From the archives: things you're afraid to ask about digestion.
Science reveals what happens when your sleeping, dreaming and waking worlds collide
Fabien Cousteau and his team are setting out to break the record for living in an underwater habitat.
Everything you need to know about the hottest topic in
medicine, from big-league breakthroughs and new therapies to emerging health risks and the patients willing to take them
Telepathy, ouija boards, hypnosis, mythical monsters, and more subjects that probably shouldn't be classified as legitimate science
The treatment shows promise in four young men who had received complete paralysis diagnoses.
A professional athlete's mental game is just as important, if not more so, as their physical one.
Their strange ways could tell us about the evolution of snoozing.
A researcher explains how to control your subconscious.
They definitely fit the bill
She's actually looking out for you.
Lawsuit calls into question whether cutting-edge research is moving too fast for safety regulations to keep up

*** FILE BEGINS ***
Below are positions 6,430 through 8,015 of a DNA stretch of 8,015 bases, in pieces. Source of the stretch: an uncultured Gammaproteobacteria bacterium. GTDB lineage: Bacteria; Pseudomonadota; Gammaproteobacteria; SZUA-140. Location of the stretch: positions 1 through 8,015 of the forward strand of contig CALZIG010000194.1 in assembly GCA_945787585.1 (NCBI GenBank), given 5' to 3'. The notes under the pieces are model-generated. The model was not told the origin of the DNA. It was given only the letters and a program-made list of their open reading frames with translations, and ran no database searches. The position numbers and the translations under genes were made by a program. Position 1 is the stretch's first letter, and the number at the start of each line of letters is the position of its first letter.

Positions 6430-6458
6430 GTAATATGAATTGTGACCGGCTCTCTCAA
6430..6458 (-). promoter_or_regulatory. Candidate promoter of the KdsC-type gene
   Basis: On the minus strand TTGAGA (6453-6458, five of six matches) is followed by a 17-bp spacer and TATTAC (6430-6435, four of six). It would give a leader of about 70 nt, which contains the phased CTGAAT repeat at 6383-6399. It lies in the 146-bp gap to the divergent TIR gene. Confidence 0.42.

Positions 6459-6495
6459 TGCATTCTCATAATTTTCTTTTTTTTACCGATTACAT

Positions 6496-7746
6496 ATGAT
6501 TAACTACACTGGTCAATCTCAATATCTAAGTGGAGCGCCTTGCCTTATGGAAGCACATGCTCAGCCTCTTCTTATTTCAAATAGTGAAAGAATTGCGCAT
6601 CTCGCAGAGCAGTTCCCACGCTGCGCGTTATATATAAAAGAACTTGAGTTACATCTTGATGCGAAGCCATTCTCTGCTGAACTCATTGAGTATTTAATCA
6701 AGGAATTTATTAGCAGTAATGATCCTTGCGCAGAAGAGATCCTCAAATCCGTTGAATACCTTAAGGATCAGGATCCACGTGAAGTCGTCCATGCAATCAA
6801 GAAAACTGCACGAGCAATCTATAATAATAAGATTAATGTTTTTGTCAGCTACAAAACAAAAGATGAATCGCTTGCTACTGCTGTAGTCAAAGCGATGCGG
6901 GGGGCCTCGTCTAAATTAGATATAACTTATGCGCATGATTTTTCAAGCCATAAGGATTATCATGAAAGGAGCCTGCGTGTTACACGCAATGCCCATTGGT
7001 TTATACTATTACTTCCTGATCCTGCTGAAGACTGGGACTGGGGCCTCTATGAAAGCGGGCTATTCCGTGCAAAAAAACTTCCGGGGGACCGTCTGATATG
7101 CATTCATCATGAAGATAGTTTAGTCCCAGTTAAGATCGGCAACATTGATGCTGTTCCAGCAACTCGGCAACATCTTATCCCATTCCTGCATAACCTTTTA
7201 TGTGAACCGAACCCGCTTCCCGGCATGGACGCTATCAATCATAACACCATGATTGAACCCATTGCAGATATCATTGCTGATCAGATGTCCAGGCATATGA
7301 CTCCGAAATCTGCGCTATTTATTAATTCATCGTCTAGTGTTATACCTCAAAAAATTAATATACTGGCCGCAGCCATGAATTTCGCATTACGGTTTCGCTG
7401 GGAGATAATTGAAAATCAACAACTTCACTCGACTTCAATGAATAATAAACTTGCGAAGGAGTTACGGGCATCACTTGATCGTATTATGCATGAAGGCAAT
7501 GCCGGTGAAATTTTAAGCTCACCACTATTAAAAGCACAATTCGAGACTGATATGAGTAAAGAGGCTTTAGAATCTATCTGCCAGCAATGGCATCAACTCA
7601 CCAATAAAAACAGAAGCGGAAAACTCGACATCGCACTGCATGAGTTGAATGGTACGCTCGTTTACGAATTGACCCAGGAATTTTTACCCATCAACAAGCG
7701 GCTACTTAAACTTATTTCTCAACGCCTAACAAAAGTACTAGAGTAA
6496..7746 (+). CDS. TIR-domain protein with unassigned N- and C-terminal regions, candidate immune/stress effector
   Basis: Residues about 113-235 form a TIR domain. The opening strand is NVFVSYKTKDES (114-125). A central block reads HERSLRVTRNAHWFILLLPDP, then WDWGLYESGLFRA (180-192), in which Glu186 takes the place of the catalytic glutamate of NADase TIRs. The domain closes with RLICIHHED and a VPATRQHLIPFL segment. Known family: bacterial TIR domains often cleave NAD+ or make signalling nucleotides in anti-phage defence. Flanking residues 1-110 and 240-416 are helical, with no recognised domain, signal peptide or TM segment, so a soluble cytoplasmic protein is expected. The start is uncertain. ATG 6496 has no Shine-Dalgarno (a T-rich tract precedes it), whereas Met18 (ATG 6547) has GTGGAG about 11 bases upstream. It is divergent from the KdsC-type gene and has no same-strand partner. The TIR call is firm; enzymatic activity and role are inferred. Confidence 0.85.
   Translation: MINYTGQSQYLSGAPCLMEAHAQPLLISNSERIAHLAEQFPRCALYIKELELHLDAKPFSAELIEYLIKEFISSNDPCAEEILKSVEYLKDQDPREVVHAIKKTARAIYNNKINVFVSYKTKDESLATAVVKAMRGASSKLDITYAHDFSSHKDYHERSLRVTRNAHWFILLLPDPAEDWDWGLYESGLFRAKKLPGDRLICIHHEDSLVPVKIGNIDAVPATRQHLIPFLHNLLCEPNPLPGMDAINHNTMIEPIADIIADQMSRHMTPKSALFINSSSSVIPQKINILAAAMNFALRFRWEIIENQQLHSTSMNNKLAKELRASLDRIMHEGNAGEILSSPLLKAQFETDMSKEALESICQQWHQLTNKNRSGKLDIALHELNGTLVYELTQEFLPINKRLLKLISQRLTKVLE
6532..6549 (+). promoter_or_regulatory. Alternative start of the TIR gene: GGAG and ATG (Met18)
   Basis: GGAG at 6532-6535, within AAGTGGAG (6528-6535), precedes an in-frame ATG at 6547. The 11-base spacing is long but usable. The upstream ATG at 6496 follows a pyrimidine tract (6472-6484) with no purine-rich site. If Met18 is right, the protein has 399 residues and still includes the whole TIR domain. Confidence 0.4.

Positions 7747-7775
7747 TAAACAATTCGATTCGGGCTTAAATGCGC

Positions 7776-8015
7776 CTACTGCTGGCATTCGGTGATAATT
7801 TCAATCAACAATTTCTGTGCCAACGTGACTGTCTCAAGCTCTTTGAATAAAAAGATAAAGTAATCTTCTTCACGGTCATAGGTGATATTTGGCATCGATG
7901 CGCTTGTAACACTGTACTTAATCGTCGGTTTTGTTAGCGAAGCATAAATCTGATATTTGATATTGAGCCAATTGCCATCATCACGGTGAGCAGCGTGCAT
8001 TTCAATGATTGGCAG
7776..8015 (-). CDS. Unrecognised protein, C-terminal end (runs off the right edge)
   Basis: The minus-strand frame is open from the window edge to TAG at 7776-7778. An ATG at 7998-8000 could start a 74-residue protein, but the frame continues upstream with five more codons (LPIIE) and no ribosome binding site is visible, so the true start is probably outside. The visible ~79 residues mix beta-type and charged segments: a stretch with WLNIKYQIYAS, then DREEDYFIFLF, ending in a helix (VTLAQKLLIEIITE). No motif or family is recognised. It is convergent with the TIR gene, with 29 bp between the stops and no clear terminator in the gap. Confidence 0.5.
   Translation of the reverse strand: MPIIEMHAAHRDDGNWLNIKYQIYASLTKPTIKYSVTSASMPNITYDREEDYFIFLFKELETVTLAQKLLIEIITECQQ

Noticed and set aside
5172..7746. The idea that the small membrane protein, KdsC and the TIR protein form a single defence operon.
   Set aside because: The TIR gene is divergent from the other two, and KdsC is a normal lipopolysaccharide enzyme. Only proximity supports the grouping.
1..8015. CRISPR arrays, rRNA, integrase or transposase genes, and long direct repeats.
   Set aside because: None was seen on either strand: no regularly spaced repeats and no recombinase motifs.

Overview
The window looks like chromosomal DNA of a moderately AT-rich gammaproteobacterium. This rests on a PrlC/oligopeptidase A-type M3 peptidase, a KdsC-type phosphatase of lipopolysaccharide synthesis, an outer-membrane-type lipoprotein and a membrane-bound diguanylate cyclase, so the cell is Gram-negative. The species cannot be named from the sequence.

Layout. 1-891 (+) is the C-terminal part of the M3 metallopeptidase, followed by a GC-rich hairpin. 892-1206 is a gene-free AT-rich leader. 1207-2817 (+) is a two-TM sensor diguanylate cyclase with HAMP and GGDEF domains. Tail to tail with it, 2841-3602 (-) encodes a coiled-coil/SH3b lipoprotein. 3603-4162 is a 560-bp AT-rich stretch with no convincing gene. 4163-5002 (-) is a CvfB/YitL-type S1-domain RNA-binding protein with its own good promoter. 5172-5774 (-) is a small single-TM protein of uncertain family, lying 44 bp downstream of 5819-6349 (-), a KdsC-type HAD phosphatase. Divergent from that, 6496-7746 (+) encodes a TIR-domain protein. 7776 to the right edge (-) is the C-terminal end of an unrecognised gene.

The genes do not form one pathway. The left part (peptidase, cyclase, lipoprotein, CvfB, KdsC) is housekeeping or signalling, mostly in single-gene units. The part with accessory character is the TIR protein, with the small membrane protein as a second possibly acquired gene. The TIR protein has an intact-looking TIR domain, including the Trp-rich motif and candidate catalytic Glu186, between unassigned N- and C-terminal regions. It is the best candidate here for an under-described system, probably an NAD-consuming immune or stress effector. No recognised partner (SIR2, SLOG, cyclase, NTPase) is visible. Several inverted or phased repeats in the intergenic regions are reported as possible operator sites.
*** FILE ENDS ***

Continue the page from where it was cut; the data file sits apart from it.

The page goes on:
Tips for more restful slumber, decoding how we dream and just a dash of pseudoscience
Four men who had been paralyzed for two years or more were able to move their legs, knees, ankles and toes.
The brain interface learns—and remembers—how to read thoughts.
The brain-controlled augmented suit was developed to give mobility to victims of paralysis.
Scientists found that fluctuating the electrical signal to the rodents' paralyzed legs can make them step higher and walk for longer.
Your cellphone does not in itself cause cancer. But in the daily sea of radiation we all travel, there may be subtler dangers at work, and science is only just beginning to understand how they can come to affect people like Per Segerbäck so intensely
Neuroscientists surgically and chemically reconnect rats' severed spinal cords, recovering the rats' bladder control.
In honor of Jenny McCarthy's new seat at "The View"